How to Keep Self-Developing as a Leader Even When It Gets Lonely

Beatriz Boavida
Mar 07, 2024
6 min read

Being a CEO is the best job I’ve ever had.

I think it’s one of the best jobs in the world - when it’s good.

But it’s also the loneliest job I’ve ever had. Peter Engelbrecht

There is no way to turn a blind eye to this. The higher your position on the company hierarchy, the lonelier you will feel.

When you are in an entry-level job, you always have someone to push you to help you improve – most of the time, that support will come directly from your manager. When you are a manager, your superior may play that role, and even some peers. But when you reach that CEO level, who can you turn to for guidance and support? 

Do you turn inwards and methodically invest in yourself? Or do you turn to someone else for guidance? Who will help you set goals, navigate uncertainty, and recognize and overcome your shortcomings?

In this article, we will share with you Peter Engelbrecht’s – co-founder of Firmafon and CEO coach – formula to help you succeed as a leader, especially if you are a CEO, and how you can find the best support for that journey.

Meet the leader: Peter Engelbrecht

I think I was a person very very interested in products and technology. I became then a person very very interested in management, and then I ended up as a person being very interested in the psychology of leadership and the psychology of working together and self-development. So that's sort of the three layers of me still. Peter Engelbrecht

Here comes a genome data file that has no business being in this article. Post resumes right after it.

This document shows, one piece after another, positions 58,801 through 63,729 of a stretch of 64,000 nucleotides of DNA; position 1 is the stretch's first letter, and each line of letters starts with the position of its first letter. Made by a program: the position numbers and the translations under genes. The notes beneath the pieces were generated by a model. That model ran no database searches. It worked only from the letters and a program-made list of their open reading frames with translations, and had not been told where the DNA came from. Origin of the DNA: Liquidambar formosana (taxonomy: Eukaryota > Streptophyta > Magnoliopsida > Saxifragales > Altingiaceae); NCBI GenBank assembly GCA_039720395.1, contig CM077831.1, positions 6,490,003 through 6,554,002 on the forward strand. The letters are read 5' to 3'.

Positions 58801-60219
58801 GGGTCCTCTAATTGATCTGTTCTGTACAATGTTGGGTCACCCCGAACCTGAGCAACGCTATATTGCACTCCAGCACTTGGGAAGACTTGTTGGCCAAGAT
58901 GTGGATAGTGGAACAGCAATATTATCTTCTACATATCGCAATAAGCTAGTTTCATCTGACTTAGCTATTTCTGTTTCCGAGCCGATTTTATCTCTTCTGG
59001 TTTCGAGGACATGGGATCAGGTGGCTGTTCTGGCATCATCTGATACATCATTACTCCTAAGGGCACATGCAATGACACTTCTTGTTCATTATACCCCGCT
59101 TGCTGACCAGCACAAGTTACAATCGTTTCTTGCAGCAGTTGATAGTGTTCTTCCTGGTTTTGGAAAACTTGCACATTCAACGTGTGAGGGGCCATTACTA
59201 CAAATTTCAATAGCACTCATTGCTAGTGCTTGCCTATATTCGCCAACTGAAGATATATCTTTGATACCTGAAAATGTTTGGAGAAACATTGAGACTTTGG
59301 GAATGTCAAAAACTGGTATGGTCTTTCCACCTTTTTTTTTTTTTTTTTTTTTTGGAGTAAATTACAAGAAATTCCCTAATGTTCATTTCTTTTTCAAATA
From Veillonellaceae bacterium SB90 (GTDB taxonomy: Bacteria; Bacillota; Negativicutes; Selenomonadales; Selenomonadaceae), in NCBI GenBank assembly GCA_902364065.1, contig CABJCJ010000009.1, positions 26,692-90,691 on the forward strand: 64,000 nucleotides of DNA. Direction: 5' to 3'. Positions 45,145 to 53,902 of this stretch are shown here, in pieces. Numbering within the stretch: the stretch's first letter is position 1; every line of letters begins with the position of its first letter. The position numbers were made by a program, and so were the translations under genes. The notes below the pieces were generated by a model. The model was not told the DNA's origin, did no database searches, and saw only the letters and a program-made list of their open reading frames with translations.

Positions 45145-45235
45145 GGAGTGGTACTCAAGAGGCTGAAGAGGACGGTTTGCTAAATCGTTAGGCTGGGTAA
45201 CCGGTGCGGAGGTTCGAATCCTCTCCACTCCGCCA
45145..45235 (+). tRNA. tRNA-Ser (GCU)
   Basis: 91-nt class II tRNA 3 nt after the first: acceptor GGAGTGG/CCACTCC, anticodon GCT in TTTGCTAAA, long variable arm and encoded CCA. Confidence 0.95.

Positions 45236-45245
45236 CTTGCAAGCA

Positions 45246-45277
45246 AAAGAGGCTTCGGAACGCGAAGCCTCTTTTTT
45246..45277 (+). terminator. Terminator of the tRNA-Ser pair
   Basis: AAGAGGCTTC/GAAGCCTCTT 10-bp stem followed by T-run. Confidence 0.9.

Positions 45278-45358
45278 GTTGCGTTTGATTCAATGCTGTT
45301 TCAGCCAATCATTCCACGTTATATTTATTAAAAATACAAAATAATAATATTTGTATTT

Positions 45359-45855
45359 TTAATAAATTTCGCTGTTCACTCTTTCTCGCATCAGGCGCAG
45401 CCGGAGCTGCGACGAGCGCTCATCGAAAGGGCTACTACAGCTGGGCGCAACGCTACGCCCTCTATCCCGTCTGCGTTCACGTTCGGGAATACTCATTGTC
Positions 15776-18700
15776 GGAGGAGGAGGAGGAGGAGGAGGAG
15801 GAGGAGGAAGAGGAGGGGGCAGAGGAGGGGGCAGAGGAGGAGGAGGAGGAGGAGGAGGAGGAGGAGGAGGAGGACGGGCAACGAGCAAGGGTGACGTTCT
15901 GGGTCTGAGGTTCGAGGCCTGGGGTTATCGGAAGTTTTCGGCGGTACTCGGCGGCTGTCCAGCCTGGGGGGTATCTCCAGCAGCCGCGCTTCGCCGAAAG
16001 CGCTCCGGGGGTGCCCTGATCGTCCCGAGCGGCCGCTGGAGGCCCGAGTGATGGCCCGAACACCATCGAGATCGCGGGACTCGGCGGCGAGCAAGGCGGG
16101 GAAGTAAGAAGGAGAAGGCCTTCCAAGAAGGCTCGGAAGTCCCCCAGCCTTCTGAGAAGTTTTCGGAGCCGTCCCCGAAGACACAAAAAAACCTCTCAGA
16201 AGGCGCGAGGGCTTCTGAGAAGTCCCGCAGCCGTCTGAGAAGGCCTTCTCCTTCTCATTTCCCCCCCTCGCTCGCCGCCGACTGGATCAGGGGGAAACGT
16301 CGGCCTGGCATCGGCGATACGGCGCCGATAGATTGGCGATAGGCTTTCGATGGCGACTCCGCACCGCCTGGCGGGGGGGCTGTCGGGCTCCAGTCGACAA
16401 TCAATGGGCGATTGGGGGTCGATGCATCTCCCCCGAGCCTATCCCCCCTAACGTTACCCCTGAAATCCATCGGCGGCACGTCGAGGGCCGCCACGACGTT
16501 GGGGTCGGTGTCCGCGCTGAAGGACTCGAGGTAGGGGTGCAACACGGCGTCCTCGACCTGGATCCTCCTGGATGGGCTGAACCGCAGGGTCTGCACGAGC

After working for large tech companies - like Intel, co-founding and being the CEO of Firmafon for a decade, and founding other software ideas, Peter Engelbrecht decided to settle on coaching other CEOs.

By that time, he already had the passion for self-development. And his experience as CEO provided him with the tools on how to advise, support, and empower the one that has one of the loneliest jobs: Being CEO.

You need someone unbiased in your corner

When you’re leading, you’re going to deal with difficult people's problems. If it was just easy there was no need for you as a leader.” Hans-Kristian Bjerregaard, Workjoy CEO

Just as in any other stage of your career, you grow because of determination and consistency, and because you receive the right support from someone around you. 

When you reach the CEO level, your situation changes – you cannot just talk about your problem or doubts to your board (which usually are your investors). You cannot do it with your employees either, they have their own career as a priority. You can think about a friend or your spouse or some family member, but most likely they will not have enough understanding of the problem to actually help you efficiently. So, you need to find someone who is unbiased and skillful enough to support you.

Peter Engelbrecht advises anyone in this position to follow two paths:

Another important aspect to consider is that self-development can be seen as a muscle. If you push it too hard, it will get tired. So, it is ok to have periods where you feel you can push it, and you go to peer group sessions and go deep in your CEO coaching sessions. There may be other times when you pause the coaching sessions when you feel you need to take things a bit slow.